sea: charitably, ADS-B does help with a flying car problem in that it makes it at least plausible that a bunch of flying cars could avoid hitting each other. With ADS-B you know where the other aircraft are and where they're going. But it's definitely only one tiny piece of the puzzle. And it's way further ahead than the other challenges of flying cars.
posted by Nelson at 8:55 AM on August 23


Basically, get thrown through the air to your destination human cannonball style, in a suitably equipped pod. How much fun would that be?

Presumably the landing pad is a giant trampoline?
posted by goethean at 11:45 AM on August 23


digitally controlled aerial highways, which could be expanded, contracted, moved, detoured, re-routed, multiplied, created and decommissioned in minutes, at zero cost, really would have some novel advantages

Well, yes, if accompanied by a mandatory and unhackable autopilot that kept people to the lanes. Which, again, is a problem that hasn't been satisfactorily solved yet in the second dimension.
posted by Halloween Jack at 1:34 PM on August 23 [2 favorites]


Halloween Jack: Well, yes, if accompanied by a mandatory and unhackable autopilot that kept people to the lanes. Which, again, is a problem that hasn't been satisfactorily solved yet in the second dimension.
Yes, flying cars would require autopilots.

It's natural to suppose that the 2D auto-pilot problem (self driving cars) should be easier than the 3D auto-pilot problem (self-flying aircraft) but I think it may also be wrong. Roads are designed in ad-hoc, unstandardized, heterogeneous ways, largely because they must accommodate other things in the environment. Skyways (or whatever you'd call them) wouldn't have to make the same accommodations and wouldn't be as messy.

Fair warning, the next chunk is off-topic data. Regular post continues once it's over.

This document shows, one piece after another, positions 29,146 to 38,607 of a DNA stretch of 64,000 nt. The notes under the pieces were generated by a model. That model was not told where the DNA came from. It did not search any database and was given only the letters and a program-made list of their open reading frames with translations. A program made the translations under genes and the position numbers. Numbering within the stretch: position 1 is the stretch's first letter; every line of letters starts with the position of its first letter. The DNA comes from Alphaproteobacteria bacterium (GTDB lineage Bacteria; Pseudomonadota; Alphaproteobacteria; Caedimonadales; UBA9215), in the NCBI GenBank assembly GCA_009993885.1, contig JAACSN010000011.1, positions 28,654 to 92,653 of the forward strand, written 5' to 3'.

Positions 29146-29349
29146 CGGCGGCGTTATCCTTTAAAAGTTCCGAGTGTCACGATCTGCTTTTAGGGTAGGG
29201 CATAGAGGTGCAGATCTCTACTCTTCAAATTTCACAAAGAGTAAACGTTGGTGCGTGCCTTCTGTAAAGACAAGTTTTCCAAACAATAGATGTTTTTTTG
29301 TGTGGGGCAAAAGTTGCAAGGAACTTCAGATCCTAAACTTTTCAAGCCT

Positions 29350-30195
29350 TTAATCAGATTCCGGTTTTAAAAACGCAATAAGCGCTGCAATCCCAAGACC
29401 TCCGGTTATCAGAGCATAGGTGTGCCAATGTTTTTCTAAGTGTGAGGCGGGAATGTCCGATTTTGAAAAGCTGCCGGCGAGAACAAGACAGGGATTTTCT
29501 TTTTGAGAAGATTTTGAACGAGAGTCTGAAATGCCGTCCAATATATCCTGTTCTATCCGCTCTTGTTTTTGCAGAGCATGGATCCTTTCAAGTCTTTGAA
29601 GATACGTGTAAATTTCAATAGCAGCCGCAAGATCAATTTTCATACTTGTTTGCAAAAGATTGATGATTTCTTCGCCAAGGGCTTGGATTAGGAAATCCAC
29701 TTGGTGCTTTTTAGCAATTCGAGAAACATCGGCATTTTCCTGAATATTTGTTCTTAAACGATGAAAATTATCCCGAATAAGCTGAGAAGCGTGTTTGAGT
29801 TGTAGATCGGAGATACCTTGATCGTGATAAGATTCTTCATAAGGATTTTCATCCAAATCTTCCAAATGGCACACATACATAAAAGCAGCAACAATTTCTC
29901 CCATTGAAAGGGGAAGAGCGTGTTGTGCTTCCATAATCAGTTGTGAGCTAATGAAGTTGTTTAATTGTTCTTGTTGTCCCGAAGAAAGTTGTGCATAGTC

Self-driving car projects have set themselves a particularly hard challenge: To perform a human task in more or less the same way that a human performs it. They have only line-of-sight sensing gear, they have the same outdated and error-prone maps the humans do, they have to actually read the street signs and watch for traffic, they have to decide what is and isn't roadway to a very high degree of accuracy even when visibility is poor, etc. They have to do this because there's no economic possibility that the roads will be redesigned for use with self-driving systems, and because there's no organizational possibility that they would be perfectly consistently refit in such a way either.

But that's not the way most other automation efforts work. An aircraft autopilot has other human-incompatible inputs, like radio beacons, GPS, electronic compasses and gyros, etc. that were designed to work with other machines from the beginning. We actually do have and use practical aircraft auto-pilots. The first trans-Atlantic flight to operate entirely on auto-pilot (including takeoff and landing) happened in 1947.

So I guess what I'm trying to say is: No one has seriously tried to make self-driving cars with the same approach used for self-flying aircraft. No one will. Arguing that "it hasn't been done in two dimensions" isn't as good an argument as it sounds, at first, because solving the same problem in two dimensions would actually be pointless. You'd wind up with a car that could drive itself on a high-tech, futuristic highway system that didn't exist and that couldn't be paid for.

In any case, I expect flight will, for the foreseeable future, be too energy intensive to be a mode of general transportation, even for us relatively rich first-world types. The plutocrats will still have helicopters, and regard their requirement of a highly skilled servant as a plus.
posted by Western Infidels at 9:58 AM on August 25